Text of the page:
Entrepreneur provides a helpful guide on Why, and How, to Hire for Potential Over Experience. This article encourages you to use the interview as an opportunity to speak beyond the resume, asking industry-related questions, as well as querying personal experience.
One way to reduce unconscious bias in your hiring and recruiting process is to have a list of canned questions you ask across the board. At their core, interviews are a conversation, and no two will be the same. As you meet different candidates, their experience may spur the conversation in another direction. This is okay! The idea with canned questions isn’t to kill the natural flow of an interview. It’s to send you into interviews with similar expectations of what each candidate needs to live up to. There’s no reason to make one jump through hoops, while another has a smooth-sailing, easy-going conversation.
Use specialized agencies or networks
Maybe you’re trying all of these tips, and are still having a hard time diversifying your candidates and prioritizing inclusion. Your current network is often so good at providing top quality candidates it’s easy to overlook the need to expand beyond that inner circle.
But the benefits of a diversified workplace are numerous: not only for your company, but also for everyone who works there.
According to an article published by Bentley University, “Research has shown that having a diverse workforce increases a company’s profits. Diverse companies also have more success in attracting talented employees, keeping their workforce engaged, and driving innovation.”
That’s not all. The article goes on to provide exact statistics as to how diversity affects workplace success.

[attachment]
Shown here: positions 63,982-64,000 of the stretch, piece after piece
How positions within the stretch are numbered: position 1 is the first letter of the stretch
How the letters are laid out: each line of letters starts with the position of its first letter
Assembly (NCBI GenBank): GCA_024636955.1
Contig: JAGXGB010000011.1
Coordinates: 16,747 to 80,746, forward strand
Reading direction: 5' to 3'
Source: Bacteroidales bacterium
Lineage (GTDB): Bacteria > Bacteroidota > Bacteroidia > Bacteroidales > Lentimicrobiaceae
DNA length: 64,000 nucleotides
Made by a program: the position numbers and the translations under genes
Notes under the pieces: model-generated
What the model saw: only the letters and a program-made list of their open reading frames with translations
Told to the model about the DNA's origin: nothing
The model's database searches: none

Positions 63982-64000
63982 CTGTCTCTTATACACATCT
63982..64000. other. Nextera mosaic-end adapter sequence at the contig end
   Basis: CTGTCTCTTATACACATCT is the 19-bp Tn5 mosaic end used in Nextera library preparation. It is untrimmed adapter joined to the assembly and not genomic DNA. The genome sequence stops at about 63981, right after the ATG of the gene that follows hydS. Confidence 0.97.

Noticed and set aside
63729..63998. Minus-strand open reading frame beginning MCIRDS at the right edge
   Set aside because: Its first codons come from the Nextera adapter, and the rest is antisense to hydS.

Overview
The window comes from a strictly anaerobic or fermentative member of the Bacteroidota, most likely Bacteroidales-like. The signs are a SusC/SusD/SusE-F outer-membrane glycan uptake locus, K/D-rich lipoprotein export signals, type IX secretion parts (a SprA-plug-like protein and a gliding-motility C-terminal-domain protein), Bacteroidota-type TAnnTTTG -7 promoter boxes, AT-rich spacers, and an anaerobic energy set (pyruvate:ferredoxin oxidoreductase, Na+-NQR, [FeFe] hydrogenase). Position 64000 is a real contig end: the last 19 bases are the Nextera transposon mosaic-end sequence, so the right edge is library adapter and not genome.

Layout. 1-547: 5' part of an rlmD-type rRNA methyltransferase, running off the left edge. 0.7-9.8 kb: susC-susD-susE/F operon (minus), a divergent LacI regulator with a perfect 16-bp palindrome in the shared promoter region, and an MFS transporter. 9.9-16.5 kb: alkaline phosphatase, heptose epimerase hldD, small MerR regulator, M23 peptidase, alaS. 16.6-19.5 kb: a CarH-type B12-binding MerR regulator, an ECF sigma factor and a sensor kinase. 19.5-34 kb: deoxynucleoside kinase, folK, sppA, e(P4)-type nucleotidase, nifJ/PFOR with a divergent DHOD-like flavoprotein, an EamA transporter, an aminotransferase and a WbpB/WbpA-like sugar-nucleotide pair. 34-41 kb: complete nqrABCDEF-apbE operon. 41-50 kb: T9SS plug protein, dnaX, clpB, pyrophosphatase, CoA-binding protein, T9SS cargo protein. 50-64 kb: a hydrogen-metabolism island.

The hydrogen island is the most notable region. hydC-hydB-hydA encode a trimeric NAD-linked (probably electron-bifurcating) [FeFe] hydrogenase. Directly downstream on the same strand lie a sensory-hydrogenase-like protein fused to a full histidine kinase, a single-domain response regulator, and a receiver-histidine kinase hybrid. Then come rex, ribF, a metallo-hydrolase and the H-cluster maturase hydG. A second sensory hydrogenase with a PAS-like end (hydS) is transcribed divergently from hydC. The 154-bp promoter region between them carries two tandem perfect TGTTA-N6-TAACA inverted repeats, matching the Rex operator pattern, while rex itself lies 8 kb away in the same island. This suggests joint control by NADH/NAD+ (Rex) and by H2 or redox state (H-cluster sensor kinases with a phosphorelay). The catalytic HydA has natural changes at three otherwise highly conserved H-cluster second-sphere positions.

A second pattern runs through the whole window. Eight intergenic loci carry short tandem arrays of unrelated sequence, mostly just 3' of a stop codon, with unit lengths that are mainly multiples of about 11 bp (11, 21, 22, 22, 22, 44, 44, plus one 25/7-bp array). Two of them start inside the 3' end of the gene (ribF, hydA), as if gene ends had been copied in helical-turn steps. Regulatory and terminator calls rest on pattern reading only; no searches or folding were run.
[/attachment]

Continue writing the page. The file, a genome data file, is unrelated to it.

“Companies with the most gender-diverse executive teams are 21 percent more likely to experience above-average profitability than companies with the least gender-diverse executive teams, according to a 2018 report from McKinsey & Company. When it comes to ethnic and cultural diversity, companies with the most diverse executive teams are 33 percent more likely to outperform companies with the least diverse executive teams, the report found. ”
If your network is producing one type of candidate, leverage other resources. There are agencies that exist to help you expand beyond the same pool of candidates you’ve been swimming in for years. Make working with agencies for people with disabilities, or people of disenfranchised ethnicities, a key part in your recruiting processes.
Recruiters have the privilege of meeting all kinds of people and learning about their backgrounds and varied histories. It’s a privilege to be able to hear about the lives of others and to be a part of offering them the opportunity to grow at your organization. But even more so, it’s a privilege to your organization to be able to learn from others.
Follow these tips for recruiting inclusively and your workplace is bound to be better for it.